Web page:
According to Davis, “There are probably more than 200,000 slums on earth, ranging in population from a few hundred to more than a million people….”Megaslums” arise when shanty-towns and squatter communities merge in continuous belts of informal housing, usually on the urban periphery”(p. 26).

Davis’s book is full of references to official reports, books and articles about the growth of slums around the world. The 2003 United Nations report The Challenge of Slums looks worth reading. You can download it here.

(Planet of Slums book jacket: Maritimes Indymedia, Challenge of Slums book jacket: UN-HABITAT)

Tuesday, February 19, 2008

Bubbles and Obama

Several weeks ago, I read "The Next Bubble" by Eric Janszen in the February, 2008 issue of Harper's Magazine.

The next bubble got most of my attention. Janszen predicts that “There is one industry that fits the bill: alternative energy, the development of more energy-efficient products, along with viable alternatives to oil, including wind, solar, and geothermal power, along with the use of nuclear energy to produce sustainable oil substitutes, such as liquefied hydrogen from water.”

I didn’t pay much attention to this statement: “Supporting this alternative-energy bubble will be a boom in infrastructure—transportation and communications systems, water, and power…. After last August’s bridge collapse in Minnesota, it took only a week for libertarian Robert Poole, director of transportation studies for the Reason Foundation to renew the call for “highway public-private partnerships funded by tolls….” [emphasis mine]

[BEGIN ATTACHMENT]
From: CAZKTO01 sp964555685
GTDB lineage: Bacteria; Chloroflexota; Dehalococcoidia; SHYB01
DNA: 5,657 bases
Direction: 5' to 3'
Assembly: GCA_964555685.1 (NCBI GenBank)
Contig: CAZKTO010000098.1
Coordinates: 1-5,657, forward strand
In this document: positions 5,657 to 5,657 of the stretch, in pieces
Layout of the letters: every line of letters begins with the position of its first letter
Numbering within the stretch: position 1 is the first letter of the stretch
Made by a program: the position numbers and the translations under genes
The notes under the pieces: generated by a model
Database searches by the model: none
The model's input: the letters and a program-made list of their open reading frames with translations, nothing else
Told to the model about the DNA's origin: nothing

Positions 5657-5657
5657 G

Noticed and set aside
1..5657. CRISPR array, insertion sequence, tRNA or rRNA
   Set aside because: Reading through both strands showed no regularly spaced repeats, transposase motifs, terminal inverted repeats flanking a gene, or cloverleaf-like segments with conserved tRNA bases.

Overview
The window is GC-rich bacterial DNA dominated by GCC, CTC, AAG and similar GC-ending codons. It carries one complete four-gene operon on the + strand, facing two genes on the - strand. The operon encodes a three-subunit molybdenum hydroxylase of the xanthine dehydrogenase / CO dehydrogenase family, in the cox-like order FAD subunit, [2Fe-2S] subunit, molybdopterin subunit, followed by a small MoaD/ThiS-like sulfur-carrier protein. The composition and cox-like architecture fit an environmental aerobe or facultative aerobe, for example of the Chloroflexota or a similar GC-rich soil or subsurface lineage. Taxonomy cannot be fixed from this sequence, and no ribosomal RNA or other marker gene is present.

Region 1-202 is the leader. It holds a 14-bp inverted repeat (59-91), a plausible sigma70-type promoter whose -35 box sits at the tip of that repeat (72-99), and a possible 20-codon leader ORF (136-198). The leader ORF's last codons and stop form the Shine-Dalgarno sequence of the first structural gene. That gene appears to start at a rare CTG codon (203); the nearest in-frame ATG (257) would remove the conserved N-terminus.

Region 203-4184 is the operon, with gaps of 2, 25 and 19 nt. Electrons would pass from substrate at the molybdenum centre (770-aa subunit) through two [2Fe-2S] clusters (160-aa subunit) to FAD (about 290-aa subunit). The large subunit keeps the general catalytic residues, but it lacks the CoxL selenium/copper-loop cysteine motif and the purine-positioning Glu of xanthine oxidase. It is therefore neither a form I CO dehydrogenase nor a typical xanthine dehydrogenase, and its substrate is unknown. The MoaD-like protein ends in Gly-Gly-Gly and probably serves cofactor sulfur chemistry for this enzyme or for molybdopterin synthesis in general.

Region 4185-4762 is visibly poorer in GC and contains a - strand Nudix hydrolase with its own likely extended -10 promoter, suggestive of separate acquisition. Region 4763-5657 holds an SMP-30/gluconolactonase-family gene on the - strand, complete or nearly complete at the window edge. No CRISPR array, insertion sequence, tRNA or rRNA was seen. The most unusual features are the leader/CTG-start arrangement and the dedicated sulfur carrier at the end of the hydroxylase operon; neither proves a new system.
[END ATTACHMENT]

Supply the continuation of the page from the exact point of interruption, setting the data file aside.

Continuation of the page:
Toll roads? Privatized highways only for those who can afford them? I’ve saved several articles about toll roads, including The New York Times January 19th article, "Work is Afoot to Take the Free Out of Freeway." And I joined forces with others here in California to fight the successful battle to stop a six lane toll road through San Onofre State Beach.

Now I’m learning that there’s more than public highways, open to everyone, at stake. It appears that presidential candidate Barack Obama is calling for a National Infrastructure Reinvestment Bank. The weekend edition of Information Clearinghouse posted "Barack Obama Fronts Wall Street's Infrastructure" by Bruce Marshall. I don’t know enough about the author to simply swallow everything in the article, but I’m now paying attention to public-private partnerships, “PPPs.”

I found another online article, "Barack Obama and the Gentrification of America - The Manchurian Messiah?" by Xenophon. Excerpt: “Soon, when the Messiah Obama is president, the NIC [National Investment Corporation], under the guise of the National Infrastructure Reinvestment Bank (NIRB), will begin the process of national gentrification by collateralizing our roads, schools, public utilities and housing turning America into a feudal zone of private toll roads, school buildings, water and gas lines. We will have to pay tolls and taxes on everything. Welcome to gentrified America.”

Marshall and Xenophon are searingly critical of privatizing our infrastructure and Obama for supporting it. Will a NIRB create yet another bubble that will inevitably burst? I don’t know. I’m opposed to privatizing infrastructure but support Obama. However, I know that it’s important to be open to new information.

(caracature of Obama : Publius Pundit)

Monday, February 18, 2008

Observations on the state of the nation, starting at home